• Don’t participate. Excuse yourself from a conversation that becomes full of gossip, to avoid “falling into” gossip games or socializing-by-demoralizing.
    • Encourage them to speak directly to the person who is involved as it’s biblical, see Matthew 18:15
    • Let gossip end with you. Help navigate the conversation to whatever is true, pure, and lovely.
  • Always remember your words are powerful enough to give life or death.
  • Will what you share glorify God?

With this particular situation, I decided that my friend might be right as I truly was sharing my heart. Nevertheless, I realize that it is a fine line. Next time, before talking to a friend about something, I will ask myself if what I am about to say is true, kind, necessary, or helpful? This whole experience has reminded me that it is important to THINK before speaking. “He who guards his mouth keeps her life, but she who opens wise her lips comes to ruin.”  Proverbs 13:3

T –is it true?
H –is it helpful?
I  –is it inspiring?
N –is it necessary?
K –is it kind?

In closing, I encourage you to ponder the following poem by Ann Landers. Personally, this poem really made me think deeper about a few things.

Remember Me?
“My Name Is Gossip. I have no respect for Justice.
I maim without killing. I break hearts and ruin lives.
I am cunning and malicious and gather strength with age.
The more I am quoted the more I am believed.
I flourish at every level of society.
My victims are helpless. They cannot protect themselves against me because I have no name and no face.
To track me down is impossible. The harder you try, the more elusive I become.
I am nobody’s friend.
Once I tarnish a reputation, it is never quite the same.
I topple governments and ruin marriages.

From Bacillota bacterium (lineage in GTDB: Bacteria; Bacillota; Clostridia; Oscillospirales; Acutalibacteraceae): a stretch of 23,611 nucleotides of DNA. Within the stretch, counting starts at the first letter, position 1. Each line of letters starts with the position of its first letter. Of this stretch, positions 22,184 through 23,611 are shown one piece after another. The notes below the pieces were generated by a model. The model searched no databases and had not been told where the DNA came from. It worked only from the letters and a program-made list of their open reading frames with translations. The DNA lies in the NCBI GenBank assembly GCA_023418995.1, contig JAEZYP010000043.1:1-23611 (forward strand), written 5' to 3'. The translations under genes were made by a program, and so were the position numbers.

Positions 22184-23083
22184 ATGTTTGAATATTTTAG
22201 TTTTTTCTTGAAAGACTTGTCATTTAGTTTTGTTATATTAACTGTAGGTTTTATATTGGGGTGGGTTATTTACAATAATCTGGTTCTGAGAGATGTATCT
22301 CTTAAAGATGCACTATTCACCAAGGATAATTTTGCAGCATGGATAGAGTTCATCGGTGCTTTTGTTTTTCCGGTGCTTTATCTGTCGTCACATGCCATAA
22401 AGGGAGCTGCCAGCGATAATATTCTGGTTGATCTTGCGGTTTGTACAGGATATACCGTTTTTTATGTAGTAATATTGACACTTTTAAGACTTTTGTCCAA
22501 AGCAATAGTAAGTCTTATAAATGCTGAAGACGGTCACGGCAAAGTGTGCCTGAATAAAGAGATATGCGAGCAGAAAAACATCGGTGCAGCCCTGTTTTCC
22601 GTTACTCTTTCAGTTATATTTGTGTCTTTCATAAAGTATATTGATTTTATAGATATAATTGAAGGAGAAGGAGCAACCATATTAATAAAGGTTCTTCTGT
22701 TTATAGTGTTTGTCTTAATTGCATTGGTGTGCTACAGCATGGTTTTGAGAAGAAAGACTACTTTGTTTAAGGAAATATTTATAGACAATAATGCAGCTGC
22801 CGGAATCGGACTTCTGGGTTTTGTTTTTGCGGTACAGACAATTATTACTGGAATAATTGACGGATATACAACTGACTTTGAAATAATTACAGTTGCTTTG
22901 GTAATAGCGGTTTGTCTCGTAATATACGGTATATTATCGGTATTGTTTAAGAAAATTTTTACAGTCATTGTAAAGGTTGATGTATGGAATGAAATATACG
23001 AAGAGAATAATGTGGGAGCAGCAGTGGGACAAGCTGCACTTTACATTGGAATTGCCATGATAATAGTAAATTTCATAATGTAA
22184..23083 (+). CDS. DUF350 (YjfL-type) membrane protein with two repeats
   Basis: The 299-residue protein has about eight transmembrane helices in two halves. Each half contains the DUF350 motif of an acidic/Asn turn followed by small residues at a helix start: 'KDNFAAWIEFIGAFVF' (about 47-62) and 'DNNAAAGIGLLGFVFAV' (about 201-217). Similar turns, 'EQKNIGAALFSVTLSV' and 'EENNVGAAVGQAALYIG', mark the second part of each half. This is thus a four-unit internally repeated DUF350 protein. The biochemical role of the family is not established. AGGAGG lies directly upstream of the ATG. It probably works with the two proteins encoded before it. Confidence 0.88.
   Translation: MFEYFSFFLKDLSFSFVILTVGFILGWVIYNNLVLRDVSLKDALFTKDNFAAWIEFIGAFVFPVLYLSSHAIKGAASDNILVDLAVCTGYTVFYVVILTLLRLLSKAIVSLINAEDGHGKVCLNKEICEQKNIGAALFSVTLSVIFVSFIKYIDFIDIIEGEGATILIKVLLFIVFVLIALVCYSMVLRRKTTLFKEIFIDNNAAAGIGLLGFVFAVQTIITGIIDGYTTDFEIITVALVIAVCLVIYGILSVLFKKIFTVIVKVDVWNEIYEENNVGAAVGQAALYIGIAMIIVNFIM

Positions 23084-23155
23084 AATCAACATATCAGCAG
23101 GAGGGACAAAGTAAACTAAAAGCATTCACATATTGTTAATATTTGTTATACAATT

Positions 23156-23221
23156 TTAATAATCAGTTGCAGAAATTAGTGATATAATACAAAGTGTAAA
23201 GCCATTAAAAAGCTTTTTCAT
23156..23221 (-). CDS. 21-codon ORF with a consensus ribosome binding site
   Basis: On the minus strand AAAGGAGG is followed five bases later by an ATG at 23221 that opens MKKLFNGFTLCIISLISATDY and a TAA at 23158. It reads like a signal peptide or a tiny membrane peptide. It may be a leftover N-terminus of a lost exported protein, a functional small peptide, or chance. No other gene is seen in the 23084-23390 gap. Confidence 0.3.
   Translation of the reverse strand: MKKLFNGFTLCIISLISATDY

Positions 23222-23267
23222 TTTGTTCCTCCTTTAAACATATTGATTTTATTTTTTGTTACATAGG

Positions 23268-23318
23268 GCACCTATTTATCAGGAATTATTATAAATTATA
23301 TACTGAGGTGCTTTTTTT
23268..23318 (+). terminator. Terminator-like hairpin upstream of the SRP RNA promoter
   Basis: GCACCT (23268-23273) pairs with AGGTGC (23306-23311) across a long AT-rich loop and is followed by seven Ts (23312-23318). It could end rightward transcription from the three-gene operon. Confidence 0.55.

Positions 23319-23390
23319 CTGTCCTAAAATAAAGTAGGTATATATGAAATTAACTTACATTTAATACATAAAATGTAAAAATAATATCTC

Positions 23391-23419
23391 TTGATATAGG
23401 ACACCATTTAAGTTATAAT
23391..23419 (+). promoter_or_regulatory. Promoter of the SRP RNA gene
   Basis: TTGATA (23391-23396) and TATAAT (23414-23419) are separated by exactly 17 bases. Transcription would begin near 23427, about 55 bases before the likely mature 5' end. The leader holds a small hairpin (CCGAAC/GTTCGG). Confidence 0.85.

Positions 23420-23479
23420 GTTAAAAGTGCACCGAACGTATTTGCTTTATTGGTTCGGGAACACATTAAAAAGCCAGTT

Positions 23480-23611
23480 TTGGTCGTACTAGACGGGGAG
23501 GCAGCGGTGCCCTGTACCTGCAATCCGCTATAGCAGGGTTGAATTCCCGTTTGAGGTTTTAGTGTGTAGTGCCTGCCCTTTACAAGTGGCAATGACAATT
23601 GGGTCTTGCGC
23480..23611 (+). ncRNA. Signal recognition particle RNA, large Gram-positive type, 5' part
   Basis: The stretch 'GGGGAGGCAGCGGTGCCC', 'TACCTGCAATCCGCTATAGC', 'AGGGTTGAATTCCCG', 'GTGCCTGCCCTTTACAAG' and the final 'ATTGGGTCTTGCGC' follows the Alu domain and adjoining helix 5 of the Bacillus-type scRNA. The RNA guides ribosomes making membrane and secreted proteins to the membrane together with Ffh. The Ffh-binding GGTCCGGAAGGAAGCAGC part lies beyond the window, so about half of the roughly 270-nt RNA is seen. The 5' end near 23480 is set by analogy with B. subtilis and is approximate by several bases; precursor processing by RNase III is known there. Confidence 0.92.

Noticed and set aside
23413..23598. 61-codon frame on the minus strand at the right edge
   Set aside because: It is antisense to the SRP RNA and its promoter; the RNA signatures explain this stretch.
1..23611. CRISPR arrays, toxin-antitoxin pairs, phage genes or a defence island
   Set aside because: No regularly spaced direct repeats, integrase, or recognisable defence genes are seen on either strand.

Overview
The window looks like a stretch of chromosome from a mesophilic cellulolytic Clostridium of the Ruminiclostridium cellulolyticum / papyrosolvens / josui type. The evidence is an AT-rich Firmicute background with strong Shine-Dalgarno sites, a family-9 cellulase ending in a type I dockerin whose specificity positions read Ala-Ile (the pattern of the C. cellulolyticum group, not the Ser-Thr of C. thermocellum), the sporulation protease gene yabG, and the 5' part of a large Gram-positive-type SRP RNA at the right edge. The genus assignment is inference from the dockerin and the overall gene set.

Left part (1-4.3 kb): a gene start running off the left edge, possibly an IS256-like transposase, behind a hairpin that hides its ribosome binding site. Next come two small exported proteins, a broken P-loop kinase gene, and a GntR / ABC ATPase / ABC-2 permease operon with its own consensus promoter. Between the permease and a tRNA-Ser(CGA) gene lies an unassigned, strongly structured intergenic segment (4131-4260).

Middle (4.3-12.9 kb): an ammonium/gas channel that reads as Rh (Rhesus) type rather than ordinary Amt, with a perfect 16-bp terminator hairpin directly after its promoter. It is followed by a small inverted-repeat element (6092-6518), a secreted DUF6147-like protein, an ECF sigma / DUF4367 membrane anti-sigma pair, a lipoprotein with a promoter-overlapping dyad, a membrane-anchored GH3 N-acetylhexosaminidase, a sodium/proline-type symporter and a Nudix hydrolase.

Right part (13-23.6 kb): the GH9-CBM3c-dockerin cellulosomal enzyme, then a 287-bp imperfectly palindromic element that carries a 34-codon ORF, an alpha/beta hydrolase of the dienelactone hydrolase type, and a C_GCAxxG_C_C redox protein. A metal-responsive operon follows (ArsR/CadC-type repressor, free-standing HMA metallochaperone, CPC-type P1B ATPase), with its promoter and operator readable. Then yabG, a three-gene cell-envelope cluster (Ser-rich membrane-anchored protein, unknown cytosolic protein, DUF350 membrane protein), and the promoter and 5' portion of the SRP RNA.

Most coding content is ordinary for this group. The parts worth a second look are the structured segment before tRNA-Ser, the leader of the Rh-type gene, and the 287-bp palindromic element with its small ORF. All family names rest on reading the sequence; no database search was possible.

I ruin careers and cause sleepless nights, heartache and indigestion.
I spawn suspicion and generate grief.
I make innocent people cry in their pillows.
Even my name hisses. “I AM CALLED GOSSIP.” Office gossip. Shop gossip. Party gossip.
I make headline and headaches.
Before you repeat a story ask yourself. Is it true? Is it fair? Is it necessary?
If not – KEEP QUIET.

GREAT minds discuss ideas; average minds discuss events; shallow minds discuss people. Eleanor Roosevelt       

Which are you?

How do you differentiate between gossiping and sharing?  I’d really like to know. 

How Living With a Sibling Can Be Preparation For Living With a Spouse

“Mommy, we don’t want to play with him, he’s mean.”

I have heard that line so many times from my daughter in reference to my son, my warrior lion boy who leaps through his day growling and preparing for battle.

“Honey, boys sometimes act differently than girls, and while it may seem like he’s being mean, he’s just really into playing lions.”

I bring my daughter and my son and her friend together, and we talk about playing together, and taking turns with what they play. I advocate that they find ways to include each other. I understand that sometimes girls need to play with girls, and boys with boys, but overall, I’m trying to instill a bond between my children where they want to play with each other.

I do not want to perpetuate the popular thinking that sibling rivalry has to be normative (sin, of course, is normative).

Almost every movie or T.V. show I see, siblings are at each other with ugliness; it’s a rarity to see genuine friendship or tenderness between them, especially between brothers and sisters.

I understand that there is conflict between siblings, we have plenty of it, but I don’t want to foster the idea that it’s okay to ignore or even encourage sibling bickering. I am holding my ground on this one in our family, and at every turn I’m reminding my children that God gave them to each other to be friends, and to love each other and be kind to each other. We deal with conflict daily, but my heart is to admonish my children to be close and tender-hearted with each other.

We even encourage our children to be best friends.

We tell them to watch out for each other, protect each other, and respect each other. We try and teach them to serve each other, think of the other before themselves, and treat the other how they want to be treated. Basically, we’re civilizing them. We’re preparing them for life, and even marriage.